Now, I suppose the question Atlassian would like answered is, would I buy Confluence for $1,200 to $8,000? (Atlassian prices Confluence based on number of full-access registered users.) If I needed the extra features, especially the way Confluence integrates with Jira, Atlassian's more well-known bug-tracking product, I'd probably say yes. But if I just needed a way for my small team to collaborate in a shared web space, with RSS feeds to keep the team updated, I might want to save costs and use one of the freeware wikis.

As a side note, I just noticed that Atlassian will be in town (Washington, D.C.) Tuesday for a user group meeting. The meeting will look at using Jira and Confluence on agile projects. I hope to have time to stop by and see what's up.

An Unwitting Intro to SELinux

I recently upgrade my old RedHat 9 server to Fedora Core 5 and unexpectedly had to explore some of the intricacies of Security Enhanced Linux. The need to upgrade my home server came after I wanted to expose some public services, like a web server, to remote users. I was leery of opening ports on a server I hadn't upgraded for more than two years. Upgrades to RedHat 9 were easy when I first installed it. The O/S came with the RedHat Network, a service that allowed me to upgrade packages with the click of a button. But then RedHat dropped the free RHN service, and I left my packages to languish in old, and probably insecure, states.

When I wanted to add a public web server to the box, I first considered trying to figure out how to upgrade its RH9 packages. I found that during my period of upgrade negligence, kind folks have replaced the RedHat Network by offering "legacy" upgrades to all sorts of packages, built for RedHat 9. I could even install the Yum package-management utility to make upgrading easier.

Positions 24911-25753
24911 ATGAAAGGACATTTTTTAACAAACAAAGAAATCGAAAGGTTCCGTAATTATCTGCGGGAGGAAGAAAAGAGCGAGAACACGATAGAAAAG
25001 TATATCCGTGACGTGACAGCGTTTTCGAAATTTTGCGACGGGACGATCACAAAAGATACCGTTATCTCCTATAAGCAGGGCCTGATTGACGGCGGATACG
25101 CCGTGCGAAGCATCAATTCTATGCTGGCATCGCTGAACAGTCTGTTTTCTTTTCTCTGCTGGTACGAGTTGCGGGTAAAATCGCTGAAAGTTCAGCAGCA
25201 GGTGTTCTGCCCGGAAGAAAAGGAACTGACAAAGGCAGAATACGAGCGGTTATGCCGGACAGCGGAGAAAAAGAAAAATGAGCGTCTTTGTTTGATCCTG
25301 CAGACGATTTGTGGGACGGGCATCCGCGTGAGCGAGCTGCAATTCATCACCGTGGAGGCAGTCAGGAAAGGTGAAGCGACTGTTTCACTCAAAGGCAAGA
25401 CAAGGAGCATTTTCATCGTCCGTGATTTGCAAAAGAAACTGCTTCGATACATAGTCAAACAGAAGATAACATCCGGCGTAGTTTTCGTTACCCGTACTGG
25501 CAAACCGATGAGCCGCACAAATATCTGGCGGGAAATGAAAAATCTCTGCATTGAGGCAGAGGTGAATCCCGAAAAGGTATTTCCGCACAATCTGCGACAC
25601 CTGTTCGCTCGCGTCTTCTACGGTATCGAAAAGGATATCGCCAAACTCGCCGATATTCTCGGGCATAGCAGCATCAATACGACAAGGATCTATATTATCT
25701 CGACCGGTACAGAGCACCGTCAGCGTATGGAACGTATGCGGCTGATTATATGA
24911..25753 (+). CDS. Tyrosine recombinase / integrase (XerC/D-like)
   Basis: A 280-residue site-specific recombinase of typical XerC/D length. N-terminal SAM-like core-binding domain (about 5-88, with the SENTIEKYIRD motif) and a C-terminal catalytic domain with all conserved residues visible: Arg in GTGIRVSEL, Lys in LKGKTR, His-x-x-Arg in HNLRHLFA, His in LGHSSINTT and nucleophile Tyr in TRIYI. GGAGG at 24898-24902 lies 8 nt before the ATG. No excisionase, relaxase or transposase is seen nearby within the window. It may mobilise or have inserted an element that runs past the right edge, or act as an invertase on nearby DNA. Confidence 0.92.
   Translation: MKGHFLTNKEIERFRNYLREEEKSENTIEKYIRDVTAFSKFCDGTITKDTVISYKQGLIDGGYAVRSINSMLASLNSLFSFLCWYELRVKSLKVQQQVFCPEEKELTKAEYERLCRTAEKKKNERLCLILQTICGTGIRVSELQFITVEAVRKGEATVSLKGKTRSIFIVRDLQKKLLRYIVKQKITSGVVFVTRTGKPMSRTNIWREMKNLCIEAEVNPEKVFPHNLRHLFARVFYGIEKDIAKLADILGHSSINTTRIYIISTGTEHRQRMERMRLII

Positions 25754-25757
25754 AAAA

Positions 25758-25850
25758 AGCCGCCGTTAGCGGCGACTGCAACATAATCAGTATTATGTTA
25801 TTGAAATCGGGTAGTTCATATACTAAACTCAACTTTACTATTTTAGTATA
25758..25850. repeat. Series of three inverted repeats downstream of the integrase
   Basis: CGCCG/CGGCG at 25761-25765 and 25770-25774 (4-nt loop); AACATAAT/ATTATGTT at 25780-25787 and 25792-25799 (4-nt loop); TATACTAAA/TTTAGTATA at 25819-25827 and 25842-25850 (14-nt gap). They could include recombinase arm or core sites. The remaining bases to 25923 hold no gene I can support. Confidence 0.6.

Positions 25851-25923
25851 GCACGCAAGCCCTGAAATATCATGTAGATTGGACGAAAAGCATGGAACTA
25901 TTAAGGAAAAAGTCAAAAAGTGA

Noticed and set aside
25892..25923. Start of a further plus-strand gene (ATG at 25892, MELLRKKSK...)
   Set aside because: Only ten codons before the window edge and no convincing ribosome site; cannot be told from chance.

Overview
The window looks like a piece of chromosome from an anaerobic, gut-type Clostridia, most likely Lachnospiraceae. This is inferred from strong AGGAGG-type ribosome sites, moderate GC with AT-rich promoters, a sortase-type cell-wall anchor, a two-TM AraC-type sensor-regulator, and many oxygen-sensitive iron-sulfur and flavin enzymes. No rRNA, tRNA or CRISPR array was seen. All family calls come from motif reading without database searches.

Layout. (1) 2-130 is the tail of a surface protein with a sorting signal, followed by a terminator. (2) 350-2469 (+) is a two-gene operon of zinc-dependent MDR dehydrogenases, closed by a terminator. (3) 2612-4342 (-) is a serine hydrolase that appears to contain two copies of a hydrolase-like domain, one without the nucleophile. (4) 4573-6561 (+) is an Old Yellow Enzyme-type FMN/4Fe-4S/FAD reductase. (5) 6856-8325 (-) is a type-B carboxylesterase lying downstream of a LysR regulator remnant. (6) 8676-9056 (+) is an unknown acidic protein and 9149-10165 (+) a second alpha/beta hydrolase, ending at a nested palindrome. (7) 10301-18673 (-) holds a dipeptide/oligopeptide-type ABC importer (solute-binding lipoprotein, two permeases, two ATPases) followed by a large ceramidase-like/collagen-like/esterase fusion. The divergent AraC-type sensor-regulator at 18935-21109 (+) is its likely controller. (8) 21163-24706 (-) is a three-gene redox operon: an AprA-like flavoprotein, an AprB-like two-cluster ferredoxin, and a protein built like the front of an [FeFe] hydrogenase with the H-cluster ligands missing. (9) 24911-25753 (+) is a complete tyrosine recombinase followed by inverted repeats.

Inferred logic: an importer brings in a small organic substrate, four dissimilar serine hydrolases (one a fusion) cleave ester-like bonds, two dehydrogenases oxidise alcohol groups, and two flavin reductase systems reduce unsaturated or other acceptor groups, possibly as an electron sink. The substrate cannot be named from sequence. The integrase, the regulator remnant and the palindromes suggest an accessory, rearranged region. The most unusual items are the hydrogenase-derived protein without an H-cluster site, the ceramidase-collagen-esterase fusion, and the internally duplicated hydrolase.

Rather than go the easy route, and since I wanted to upgrade my 2.2 kernel anyway, I bit the bullet and downloaded the FC5 ISOs. From what I read about upgrading versus a fresh install, I went with a full install. Developers who went the upgrade route from RH9 reported big problems. I began by backing up important data onto a second hard drive (formatted as ext3) installed in the box -- which was the start of my upgrade problems, since the second hard drive is 80 GB and the computer's BIOS doesn't recognize anything larger than 32 GB. But I optimistically believed if RedHat 9 could work with this drive, certainly Fedora Core 5 could.

The install went relatively well on my old Micron Pentium III, maxed out at 384MB of RAM (did I mention it was old?). I tried the graphic installation, but that failed and completely locked the computer, requiring a hard reset. The Fedora Core 5 installer couldn't handle the video built into the motherboard. It didn't fail right away, of course. It first walked me through several steps before locking the computer. Once I went to the text-only install (which was more familiar to me after years of installing versions of RedHat Linux since its 4.x days), the install proceeded mostly uneventfully.

With FC5 installed, I tried to mount the second hard drive so I could restore my precious data. I used the *exact* same fstab entry I had used under RedHat 9 -- which should work, right? Nope. I got an error messages about the drive not being formatted. I will mention that I was ultra-cautious during the install not to format this second device, hdb. I spent lots of time with online manuals, including the Large Disk HOWTO and the man pages for parted, fstab and mount.